Cuper’s Garden, one of the many pleasure gardens that ran along the south bank of the river was well known for displays of fireworks and it was also described as “not however the resort of respectable company, but of the abandoned of either sex”. The name came from one Boydell Cuper who had been the gardener to Lord Arundel at his property on the north bank of the river and who rented the land and created the gardens including using some of the old statues from Arundel House.
The land from Cuper’s Gardens along the river went under a number of changes of ownership and names including Bishop’s Acre, Four Acres and Float Mead.
Follow the river south through the wharfs and timber yards that now occupy the space between the river and the Narrow Wall, until College Street.
College Street is on the edge of the current location of the Jubilee Gardens with the open space bounded by College Street, Cabbage Lane and Narrow Wall, called College Gardens part of which is also now the Jubilee Gardens. At the end of College Gardens is Kings Arms Stairs, one of the many stairs down to the river. The curve inland of Narrow Wall at this point was later straightened out, with the inland curve being retained and originally named Ragged Row and then Belvedere Crescent.
The name College Street and College Gardens may refer to the ownership of this parcel of land by Jesus College.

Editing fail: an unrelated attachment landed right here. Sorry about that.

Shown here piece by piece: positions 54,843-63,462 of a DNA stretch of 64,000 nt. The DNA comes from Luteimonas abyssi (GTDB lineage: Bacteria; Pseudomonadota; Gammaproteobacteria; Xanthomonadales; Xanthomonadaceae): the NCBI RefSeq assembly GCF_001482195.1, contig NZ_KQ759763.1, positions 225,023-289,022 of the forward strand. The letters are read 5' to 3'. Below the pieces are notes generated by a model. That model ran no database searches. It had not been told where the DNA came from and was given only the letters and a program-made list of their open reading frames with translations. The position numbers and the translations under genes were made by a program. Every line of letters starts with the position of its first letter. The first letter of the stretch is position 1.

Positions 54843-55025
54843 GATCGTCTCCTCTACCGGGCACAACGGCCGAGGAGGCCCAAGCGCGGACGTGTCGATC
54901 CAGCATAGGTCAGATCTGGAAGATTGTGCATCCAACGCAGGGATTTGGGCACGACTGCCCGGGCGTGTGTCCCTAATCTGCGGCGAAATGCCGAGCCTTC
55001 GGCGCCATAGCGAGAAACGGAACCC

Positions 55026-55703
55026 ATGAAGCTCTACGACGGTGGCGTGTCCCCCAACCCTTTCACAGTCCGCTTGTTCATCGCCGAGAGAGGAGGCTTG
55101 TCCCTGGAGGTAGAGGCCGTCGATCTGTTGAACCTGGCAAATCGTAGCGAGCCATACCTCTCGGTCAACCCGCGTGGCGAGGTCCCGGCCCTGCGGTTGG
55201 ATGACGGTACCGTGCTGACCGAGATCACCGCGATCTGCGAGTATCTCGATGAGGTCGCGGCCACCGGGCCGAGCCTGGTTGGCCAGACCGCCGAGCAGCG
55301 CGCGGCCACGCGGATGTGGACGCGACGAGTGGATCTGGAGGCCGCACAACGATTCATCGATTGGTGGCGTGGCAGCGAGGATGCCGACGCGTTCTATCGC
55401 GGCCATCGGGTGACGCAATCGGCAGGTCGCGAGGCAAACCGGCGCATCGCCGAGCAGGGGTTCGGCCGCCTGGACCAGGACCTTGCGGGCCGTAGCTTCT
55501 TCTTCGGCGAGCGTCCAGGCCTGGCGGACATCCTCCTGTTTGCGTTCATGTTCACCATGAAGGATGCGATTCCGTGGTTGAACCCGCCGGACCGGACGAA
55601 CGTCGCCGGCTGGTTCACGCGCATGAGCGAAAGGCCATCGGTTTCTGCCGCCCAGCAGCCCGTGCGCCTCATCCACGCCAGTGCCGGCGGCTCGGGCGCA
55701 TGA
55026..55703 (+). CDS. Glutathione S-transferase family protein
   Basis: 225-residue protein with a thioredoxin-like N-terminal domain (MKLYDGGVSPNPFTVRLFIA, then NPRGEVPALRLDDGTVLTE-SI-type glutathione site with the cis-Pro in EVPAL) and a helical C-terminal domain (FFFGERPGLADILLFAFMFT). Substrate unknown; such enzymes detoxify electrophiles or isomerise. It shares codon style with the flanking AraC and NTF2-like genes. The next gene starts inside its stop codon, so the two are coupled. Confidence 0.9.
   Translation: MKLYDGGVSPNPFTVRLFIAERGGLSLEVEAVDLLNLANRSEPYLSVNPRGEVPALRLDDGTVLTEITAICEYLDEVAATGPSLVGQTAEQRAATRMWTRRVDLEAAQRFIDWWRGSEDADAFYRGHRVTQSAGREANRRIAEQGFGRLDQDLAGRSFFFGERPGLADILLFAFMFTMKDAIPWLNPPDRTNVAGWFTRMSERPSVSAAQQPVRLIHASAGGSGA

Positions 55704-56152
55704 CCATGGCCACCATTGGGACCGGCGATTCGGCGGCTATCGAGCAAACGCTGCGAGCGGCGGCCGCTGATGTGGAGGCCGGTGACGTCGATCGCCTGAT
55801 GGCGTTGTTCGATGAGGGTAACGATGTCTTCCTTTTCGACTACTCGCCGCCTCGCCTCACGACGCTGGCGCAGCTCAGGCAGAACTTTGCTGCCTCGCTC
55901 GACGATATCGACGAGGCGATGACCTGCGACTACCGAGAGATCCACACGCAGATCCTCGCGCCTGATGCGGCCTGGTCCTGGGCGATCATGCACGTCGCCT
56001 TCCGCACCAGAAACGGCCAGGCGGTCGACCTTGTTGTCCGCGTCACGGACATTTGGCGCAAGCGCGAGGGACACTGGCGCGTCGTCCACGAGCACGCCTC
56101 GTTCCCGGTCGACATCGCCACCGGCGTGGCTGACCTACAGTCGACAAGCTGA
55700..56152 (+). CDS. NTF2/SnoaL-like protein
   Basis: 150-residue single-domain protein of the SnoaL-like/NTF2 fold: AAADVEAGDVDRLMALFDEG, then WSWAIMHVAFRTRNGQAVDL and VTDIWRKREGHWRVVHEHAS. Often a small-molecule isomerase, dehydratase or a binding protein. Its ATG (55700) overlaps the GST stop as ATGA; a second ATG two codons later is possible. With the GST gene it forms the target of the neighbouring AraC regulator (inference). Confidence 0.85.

The land after the next Timber Yard and onwards to Westminster Bridge was the future location of County Hall.
There are a number of prints of Cuper’s Gardens which give the impression of a very pleasant place. The following is from the mid 18th century and is looking across the curve of the river to the north bank, but shows the water entrance to Cuper’s Garden on the right side of the print.
The following print is from 1798 and shows when part of the gardens were occupied by Beaufoy’s Distillery with a large amount of barrels outside. The print gives a good impression of the number of trees across the gardens as it was always described as a wooded area.
Another view of the Distillery in Cuper’s Gardens.
The next map is part of the “New and Correct Plan of London, Westminster and Southwark” from 1770. This shows the area to be roughly the same with Cuper’s Gardens at the top right of the map and Narrow Wall running down towards Westminster Bridge. This map is interesting as it shows the difficulty with relying on one specific map for accuracy. In the Rocque map, College Street is shown running into Vine Street. In the following map, College Street is now College Walk and Vine Street has changed into Wine Street. These are the only references I have found to these names so I assume that they are errors in 18th century map making.